Why Do Addicts Need to Hit Bottom?

“Hitting bottom” is a well known concept among those in the drug and alcohol recovery community which originally gained currency in the Alcoholics Anonymous 12-step program (AA).  It is also commonly referred to among sex addicts and in Sex Addicts Anonymous 12-step groups.  Hitting bottom is a very individual concept and means roughly that point in your life at which you were so broken down and desperate that you were forced to admit that you needed help. 

The original AA concept of hitting bottom was based on the idea that a true addiction is so powerful that by definition it takes something dramatic to make a person seek help.  In other words, for any addict, sex addicts included, the last thing the addict wants to do is stop engaging in the addictive activity.  Against that overwhelming need, a motivation for seeking help will have to be monumentally powerful.  Furthermore, the concept of needing to hit bottom includes the idea that change is impossible without first admitting that you yourself cannot solve the problem, that the addiction is bigger than you are.  The first step to overcoming the addiction, i.e. step 1 in all the 12-step addiction programs, is admitting this powerlessness.

Sex Addicts are Powerless over the Addiction

Those of us who work with sex addicts have no problem with the idea that sex addiction is just as overwhelmingly powerful as any other addiction—we see it every day. Sex addicts no less than drug and alcohol addicts need to reach a point where they are up against the wall and can no longer believe that they can quit on their own.  It makes no difference what the specific sexual addictive behavior is.  Internet pornography is called the “crack cocaine of sex addiction” because it hooks so many people so easily and so quickly, but other sexual addictive behaviors such as anonymous sex, serial seductions, sexual massage parlors, strip clubs, sexual chat rooms and prostitutes are experienced as just as addictive.  All addictive behaviors escalate as the addiction progresses and the addict finds that despite the best intentions, fiercest exertion of will power and the promises to himself or others, he (or she) continues to give in to the urge to sexually “act out.”

What is an “Intervention” for a Sex Addict?

An intervention is an arranged confrontation of the addict aimed at making him/her see the need for help before they hit a more devastating, absolute bottom.  A large number of the sex addicts who come for help do so because of pressure from outside.  This can take the form of a spouse or partner who finds out about the addiction and pressures the addict into getting help, or it can be an arrest for behavior related to the sex addiction or a brush with the law, or it can be losing a job or being at risk for losing a job due to the addictive behavior or its consequences.  This route into treatment does not guarantee that the addict will automatically believe that he/she needs help or that treatment can cure him/her.  But most sex addiction treatment is geared toward overcoming the initial denial of the addict first and it therefore paves the way for the addict to accept the need for help and ultimately to embrace a program recovery.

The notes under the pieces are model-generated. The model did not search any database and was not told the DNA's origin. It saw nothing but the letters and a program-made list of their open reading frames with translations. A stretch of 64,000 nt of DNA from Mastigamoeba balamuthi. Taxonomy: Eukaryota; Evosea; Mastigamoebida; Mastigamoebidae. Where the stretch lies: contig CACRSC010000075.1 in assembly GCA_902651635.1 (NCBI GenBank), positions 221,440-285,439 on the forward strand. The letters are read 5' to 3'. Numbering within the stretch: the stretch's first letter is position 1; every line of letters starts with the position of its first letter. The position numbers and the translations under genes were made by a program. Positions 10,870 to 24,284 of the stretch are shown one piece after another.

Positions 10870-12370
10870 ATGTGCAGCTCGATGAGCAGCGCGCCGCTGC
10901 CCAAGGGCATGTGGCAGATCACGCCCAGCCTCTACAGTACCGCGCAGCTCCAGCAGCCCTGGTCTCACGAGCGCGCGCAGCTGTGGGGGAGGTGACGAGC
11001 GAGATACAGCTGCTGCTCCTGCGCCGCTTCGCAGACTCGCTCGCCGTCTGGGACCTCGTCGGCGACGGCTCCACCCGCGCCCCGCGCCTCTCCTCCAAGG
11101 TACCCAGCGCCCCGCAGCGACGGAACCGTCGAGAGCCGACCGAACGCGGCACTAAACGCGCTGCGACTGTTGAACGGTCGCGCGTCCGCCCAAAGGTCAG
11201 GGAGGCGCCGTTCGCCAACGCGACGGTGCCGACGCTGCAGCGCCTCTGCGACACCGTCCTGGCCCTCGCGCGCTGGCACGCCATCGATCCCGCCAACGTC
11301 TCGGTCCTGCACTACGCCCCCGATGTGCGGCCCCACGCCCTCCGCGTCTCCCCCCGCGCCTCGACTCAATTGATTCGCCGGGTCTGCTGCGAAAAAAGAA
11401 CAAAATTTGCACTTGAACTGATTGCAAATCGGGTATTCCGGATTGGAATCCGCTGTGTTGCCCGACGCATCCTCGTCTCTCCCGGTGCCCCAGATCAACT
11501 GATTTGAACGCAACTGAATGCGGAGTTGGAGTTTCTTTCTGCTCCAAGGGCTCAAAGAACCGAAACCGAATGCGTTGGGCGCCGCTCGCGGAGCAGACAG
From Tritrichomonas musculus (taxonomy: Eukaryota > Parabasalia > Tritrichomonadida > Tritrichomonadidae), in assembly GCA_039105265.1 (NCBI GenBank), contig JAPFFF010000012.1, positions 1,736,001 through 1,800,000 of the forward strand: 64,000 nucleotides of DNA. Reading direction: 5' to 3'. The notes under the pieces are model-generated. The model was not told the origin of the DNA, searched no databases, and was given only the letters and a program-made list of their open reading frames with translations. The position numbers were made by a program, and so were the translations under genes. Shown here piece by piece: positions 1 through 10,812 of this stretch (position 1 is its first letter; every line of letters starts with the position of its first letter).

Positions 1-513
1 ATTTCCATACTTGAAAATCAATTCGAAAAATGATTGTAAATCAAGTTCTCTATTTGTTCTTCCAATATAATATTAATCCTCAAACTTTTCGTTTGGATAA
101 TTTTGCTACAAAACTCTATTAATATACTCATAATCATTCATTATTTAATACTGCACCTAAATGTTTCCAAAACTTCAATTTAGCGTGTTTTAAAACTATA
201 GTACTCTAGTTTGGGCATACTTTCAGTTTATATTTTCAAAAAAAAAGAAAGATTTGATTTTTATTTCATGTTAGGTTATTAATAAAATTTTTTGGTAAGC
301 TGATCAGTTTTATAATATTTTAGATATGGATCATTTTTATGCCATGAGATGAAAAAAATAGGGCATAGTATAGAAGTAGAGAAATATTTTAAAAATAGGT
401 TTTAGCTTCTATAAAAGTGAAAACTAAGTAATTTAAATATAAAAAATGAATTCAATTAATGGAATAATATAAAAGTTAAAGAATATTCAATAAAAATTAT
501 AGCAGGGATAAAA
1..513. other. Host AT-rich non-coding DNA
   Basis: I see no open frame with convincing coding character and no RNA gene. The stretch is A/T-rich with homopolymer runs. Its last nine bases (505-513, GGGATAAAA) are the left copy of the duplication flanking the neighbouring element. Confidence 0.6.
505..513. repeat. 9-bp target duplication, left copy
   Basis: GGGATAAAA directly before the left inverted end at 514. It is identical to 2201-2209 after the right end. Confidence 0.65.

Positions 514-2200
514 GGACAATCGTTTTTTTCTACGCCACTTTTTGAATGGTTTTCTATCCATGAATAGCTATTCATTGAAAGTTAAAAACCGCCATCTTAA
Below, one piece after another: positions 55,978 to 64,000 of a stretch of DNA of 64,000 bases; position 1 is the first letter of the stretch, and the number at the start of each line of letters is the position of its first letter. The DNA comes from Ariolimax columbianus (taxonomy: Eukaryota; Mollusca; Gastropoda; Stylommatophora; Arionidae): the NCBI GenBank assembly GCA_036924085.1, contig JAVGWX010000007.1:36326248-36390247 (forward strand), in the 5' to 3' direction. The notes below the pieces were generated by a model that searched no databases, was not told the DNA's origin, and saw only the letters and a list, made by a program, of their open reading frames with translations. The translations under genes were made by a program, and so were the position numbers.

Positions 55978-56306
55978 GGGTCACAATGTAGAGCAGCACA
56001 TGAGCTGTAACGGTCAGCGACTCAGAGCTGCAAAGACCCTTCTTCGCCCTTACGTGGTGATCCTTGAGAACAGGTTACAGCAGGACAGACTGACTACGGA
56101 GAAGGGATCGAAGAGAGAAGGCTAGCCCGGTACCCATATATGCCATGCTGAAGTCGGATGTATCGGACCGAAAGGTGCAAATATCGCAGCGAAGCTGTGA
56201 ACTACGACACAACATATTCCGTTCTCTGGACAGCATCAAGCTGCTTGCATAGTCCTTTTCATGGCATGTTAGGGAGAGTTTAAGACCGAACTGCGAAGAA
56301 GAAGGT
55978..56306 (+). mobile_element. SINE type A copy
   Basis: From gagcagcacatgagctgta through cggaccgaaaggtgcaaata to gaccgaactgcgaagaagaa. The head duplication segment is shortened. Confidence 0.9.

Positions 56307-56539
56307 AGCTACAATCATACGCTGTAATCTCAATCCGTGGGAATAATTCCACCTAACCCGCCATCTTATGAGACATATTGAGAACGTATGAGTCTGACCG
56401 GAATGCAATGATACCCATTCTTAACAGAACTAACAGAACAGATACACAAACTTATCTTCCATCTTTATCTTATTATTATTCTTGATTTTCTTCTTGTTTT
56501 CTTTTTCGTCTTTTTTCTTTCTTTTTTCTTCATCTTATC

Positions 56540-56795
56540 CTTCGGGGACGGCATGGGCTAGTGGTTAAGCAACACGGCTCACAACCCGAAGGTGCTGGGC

Some addicts do “hit bottom” without outside pressure.  They suddenly realize that they have no life, that they are incapable of a good intimate relationship, or that they don’t want grow old and die an addict.  But the pressure from a spouse or partner can be an invaluable tool in creating a “bottom” and propelling the addict into treatment.  Instead of hiring an intervention expert, the partner of a sex addict can often get the same results by saying “get help or else,” that is assuming they mean what they say.

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  1. My sex addict husband “hit bottom” when I discovered his double life as a TG/TS/TV participant in a transsexual dating web site. A little over a month ago, I saw my husband of 20+ years texting in our living room. With all of the kids in the house, I couldn’t imagine who he was texting. Later that same night, I walked into our bedroom and saw that he had removed all of the hair from his chest and abdomen. I immediately started Googling all sorts of crazy (to me) phrases. Ultimately, I did something I had never thought to do in all of our time together–I looked at his smart phone, read the horrifying text messages…”Thinking about hooking up again,” “Can’t wait to have you ___ my ___ again!” And on and on. In addition, he had a separate email address that lead me to the web site where he had posted numerous pictures of himself dressed as a woman seeking men for sex. In contacting a therapist and researching the behaviors, a diagnosis of sex addiction was made by a therapist my husband now sees. What I do not understand is how a man who swears he is neither gay nor interested in homosexual relationships chooses this type of outlet or gratification.

    • Thank you so much for your post and for sharing your experience. Many times addictive behaviors have nothing to do with sexual orientation and everything to do with unresolved trauma and related psychological issues. You might find my blog “Can a Straight Man be Addicted to Gay Sex?” useful in understanding this. I wish you and your husband all the best.

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